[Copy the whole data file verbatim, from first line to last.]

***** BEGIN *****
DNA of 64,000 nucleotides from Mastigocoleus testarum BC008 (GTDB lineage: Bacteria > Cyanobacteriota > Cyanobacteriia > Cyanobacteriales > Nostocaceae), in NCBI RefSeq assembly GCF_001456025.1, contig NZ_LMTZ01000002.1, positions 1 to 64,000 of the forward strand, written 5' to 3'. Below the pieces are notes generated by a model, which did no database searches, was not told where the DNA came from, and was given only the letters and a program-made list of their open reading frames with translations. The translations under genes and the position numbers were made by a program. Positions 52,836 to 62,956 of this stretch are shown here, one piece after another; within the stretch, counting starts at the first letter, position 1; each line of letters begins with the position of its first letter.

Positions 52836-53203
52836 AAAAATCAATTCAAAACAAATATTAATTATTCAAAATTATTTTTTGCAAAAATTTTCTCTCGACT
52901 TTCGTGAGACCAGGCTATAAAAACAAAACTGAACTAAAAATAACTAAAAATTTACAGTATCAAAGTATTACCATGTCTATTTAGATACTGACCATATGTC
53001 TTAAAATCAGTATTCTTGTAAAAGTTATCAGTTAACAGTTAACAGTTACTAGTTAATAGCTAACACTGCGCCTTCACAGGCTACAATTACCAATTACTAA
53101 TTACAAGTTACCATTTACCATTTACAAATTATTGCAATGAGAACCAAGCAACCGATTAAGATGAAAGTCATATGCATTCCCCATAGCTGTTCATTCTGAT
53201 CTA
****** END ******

DNA of 64,000 nucleotides from Mastigocoleus testarum BC008 (GTDB lineage: Bacteria > Cyanobacteriota > Cyanobacteriia > Cyanobacteriales > Nostocaceae), in NCBI RefSeq assembly GCF_001456025.1, contig NZ_LMTZ01000002.1, positions 1 to 64,000 of the forward strand, written 5' to 3'. Below the pieces are notes generated by a model, which did no database searches, was not told where the DNA came from, and was given only the letters and a program-made list of their open reading frames with translations. The translations under genes and the position numbers were made by a program. Positions 52,836 to 62,956 of this stretch are shown here, one piece after another; within the stretch, counting starts at the first letter, position 1; each line of letters begins with the position of its first letter.

Positions 52836-53203
52836 AAAAATCAATTCAAAACAAATATTAATTATTCAAAATTATTTTTTGCAAAAATTTTCTCTCGACT
52901 TTCGTGAGACCAGGCTATAAAAACAAAACTGAACTAAAAATAACTAAAAATTTACAGTATCAAAGTATTACCATGTCTATTTAGATACTGACCATATGTC
53001 TTAAAATCAGTATTCTTGTAAAAGTTATCAGTTAACAGTTAACAGTTACTAGTTAATAGCTAACACTGCGCCTTCACAGGCTACAATTACCAATTACTAA
53101 TTACAAGTTACCATTTACCATTTACAAATTATTGCAATGAGAACCAAGCAACCGATTAAGATGAAAGTCATATGCATTCCCCATAGCTGTTCATTCTGAT
53201 CTA